optical disc authoring
A CD-ROM (icon|Ë|s|iË|Ë|d|iË|Ë|r|É|m, an acronym of "Compact Disc Read-only memory") is a pre-pressed compact disc that contains data accessible to, but not writable by, a computer for data storage and music playback. The 1985 -Yellow Book- standard developed by Sony and Philips adapted the format to hold any form of binary data.
CD-ROMs are popularly used to distribute computer software, including video games and multimedia applications, though any data can be stored (up to the capacity limit of a disc). Some CDs hold both computer data and audio with the latter capable of being played on a CD player, while data (such as software or digital video) is only usable on a computer (such as ISO 9660 format PC CD-ROMs). These are called enhanced CDs.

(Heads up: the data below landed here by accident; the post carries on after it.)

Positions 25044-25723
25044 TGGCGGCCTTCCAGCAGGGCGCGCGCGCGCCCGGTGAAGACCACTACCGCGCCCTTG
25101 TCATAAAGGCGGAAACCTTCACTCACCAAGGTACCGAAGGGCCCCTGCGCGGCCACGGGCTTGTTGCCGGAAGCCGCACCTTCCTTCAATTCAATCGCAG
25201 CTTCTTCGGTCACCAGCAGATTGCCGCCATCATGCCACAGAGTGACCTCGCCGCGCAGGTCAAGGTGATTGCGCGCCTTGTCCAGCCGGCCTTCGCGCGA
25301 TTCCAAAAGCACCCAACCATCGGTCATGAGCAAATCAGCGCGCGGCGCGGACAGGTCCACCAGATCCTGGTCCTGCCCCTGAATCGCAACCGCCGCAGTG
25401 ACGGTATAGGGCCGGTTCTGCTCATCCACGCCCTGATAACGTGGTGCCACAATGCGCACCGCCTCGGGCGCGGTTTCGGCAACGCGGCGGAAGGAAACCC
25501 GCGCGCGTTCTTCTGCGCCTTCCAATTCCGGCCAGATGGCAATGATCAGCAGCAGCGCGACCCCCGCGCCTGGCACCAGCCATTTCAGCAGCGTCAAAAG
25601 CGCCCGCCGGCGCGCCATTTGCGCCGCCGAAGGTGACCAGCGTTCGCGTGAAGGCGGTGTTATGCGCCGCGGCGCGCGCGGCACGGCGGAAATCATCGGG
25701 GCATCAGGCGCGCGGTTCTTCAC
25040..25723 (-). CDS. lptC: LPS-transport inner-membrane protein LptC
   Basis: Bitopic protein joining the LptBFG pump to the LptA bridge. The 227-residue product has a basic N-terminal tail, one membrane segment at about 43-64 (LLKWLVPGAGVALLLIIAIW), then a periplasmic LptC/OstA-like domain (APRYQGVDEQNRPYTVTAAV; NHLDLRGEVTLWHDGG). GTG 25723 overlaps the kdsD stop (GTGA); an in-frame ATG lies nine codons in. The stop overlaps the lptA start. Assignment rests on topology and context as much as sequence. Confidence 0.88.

Although many people use lowercase letters in this acronym, proper presentation is in all capital letters with a hyphen between CD and ROM. At the time of the technology's introduction it had more capacity than computer hard drives common at the time. The reverse is now true, with hard drives far exceeding CDs, DVDs and Blu-ray, though some experimental descendants of it such as HVDs may have more space and faster data rates than today's biggest hard drive.